Although they have widely varying structures and quite different mechanisms of action, a number of chemotherapeutic drugs are also implicated in photo-induced skin reactions. Several epidermal and vascular endothelial growth factor receptor inhibitors, namely vandetanib (Caprelsa) and imatinib(Drug information on imatinib) (Gleevec), have reportedly induced phototoxic reactions.[3-6] By contrast, the multikinase inhibitors sorafenib (Nexavar) and sunitinib (Sutent) induce photosensitive eruptions in less than 1% of patients treated with these agents. Taxanes have been reported to induce photosensitivity, often associated with deranged porphyrin metabolism.[8-10] Photosensitive eruptions to dacarbazine(Drug information on dacarbazine) have been occasionally reported, and confirmatory rechallenge evidence exists.[11-12] Vinca alkaloids are felt to have a low risk for photosensitivity despite a well-documented case report demonstrating this to have occurred. The same can be said of the anthracycline agents; only a few reports implicate epirubicin(Drug information on epirubicin) or doxorubicin in phototoxic reactions.
On the other hand, 5-fluorouracil and related compounds (such as tegafur(Drug information on tegafur)), routinely cause photo-induced reactions. 5-Fluorouracil, for example, can cause enhanced sunburn reactions, photo-distributed hyperpigmentation or polymorphous light eruption-like syndromes.[15,16] Tegafur, a fluorouracil(Drug information on fluorouracil) derivative, may cause both lichenoid and eczematous photo-distributed skin eruptions; rechallenge has verified this association.[17,18] Even though capecitabine(Drug information on capecitabine) (Xeloda) is a fluorouracil prodrug, it is less photosensitizing than fluorouracil; thus, capecitabine may be a suitable alternative treatment for those patients unable to tolerate fluorouracil due to photosensitivity.[19,20]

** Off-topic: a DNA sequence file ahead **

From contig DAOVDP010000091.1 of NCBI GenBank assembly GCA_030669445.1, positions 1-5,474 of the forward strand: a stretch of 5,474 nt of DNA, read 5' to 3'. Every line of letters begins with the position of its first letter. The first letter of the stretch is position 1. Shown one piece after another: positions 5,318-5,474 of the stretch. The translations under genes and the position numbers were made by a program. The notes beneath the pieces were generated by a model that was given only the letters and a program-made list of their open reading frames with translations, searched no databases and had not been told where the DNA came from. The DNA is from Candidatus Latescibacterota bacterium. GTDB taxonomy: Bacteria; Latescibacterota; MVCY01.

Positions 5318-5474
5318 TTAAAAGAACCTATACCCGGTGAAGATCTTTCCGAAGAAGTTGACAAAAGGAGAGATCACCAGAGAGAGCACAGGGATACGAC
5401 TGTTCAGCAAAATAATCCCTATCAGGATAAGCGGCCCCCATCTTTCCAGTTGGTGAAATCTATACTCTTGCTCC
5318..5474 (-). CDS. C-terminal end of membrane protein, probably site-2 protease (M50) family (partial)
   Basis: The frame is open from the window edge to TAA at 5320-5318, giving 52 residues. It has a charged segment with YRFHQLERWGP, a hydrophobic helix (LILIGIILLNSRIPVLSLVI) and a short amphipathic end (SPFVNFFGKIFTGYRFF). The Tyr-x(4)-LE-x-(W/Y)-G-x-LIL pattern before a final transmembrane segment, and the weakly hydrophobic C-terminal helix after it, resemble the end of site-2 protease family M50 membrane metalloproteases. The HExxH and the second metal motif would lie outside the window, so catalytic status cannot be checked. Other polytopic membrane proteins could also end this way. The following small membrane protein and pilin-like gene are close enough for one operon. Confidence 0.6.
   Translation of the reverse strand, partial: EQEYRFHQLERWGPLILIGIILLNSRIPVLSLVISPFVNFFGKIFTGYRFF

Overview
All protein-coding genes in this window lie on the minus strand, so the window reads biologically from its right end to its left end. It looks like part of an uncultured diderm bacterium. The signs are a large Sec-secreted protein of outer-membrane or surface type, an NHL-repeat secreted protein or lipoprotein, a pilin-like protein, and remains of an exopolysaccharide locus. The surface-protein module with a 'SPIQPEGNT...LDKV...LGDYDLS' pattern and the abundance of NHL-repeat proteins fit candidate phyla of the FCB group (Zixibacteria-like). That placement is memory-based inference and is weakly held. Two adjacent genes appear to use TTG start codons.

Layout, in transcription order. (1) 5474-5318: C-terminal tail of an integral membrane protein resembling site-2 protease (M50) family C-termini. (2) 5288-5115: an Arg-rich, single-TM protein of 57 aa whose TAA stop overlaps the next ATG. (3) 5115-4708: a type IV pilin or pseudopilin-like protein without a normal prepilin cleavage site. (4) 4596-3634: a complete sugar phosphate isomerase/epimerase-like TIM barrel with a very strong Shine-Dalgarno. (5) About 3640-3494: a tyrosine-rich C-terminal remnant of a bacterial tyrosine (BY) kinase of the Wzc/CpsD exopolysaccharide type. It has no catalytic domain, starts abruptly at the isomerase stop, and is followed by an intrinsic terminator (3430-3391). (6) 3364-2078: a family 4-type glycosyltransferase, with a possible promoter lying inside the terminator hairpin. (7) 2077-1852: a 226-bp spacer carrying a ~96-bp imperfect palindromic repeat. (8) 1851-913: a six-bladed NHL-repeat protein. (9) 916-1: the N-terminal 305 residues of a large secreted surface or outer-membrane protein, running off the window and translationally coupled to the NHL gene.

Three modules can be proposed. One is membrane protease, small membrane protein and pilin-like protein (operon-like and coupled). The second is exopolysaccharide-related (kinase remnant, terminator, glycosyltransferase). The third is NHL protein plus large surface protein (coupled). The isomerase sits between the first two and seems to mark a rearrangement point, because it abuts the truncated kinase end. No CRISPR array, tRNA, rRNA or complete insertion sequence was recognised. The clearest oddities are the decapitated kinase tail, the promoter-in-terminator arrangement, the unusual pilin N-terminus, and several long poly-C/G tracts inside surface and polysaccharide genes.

It should be noted that methotrexate(Drug information on methotrexate) is often listed as a photosensitizing medication in review articles and textbooks. In reality, however, methotrexate is not a photosensitizing drug, but rather produces radiation recall phenomenon: areas where patients have had sunburns in the past may erupt again following exposure to methotrexate.
The first step in managing a patient with a suspected photo-induced drug eruption is to identify a potential culprit drug. Aside from review of historical information about the potential photosensitizer, confirmatory diagnostic tests, including phototesting, photopatch testing, clinical rechallenge, and rechallenge phototesting may be carried out. Once a firm diagnosis of a drug-induced photosensitivity is established, the most important aspect of management is immediate discontinuation of the causative drug. Other measures that may be helpful include the use of topical or systemic corticosteroids and implementation of secondary preventive measures, such as avoidance of exposure to sunlight and regular use of protective clothing and broad-spectrum sunscreens. While persistent problems may occur, in most cases the photosensitivity will abate shortly after the photosensitizing medication is discontinued. Another strategy that has occasionally been employed when an essential drug simply cannot be discontinued is a timed evening drug administration. Of course, the appropriateness of this strategy must be assessed on a drug-by-drug basis, taking into account the pharmacokinetic properties of the agent or agents involved.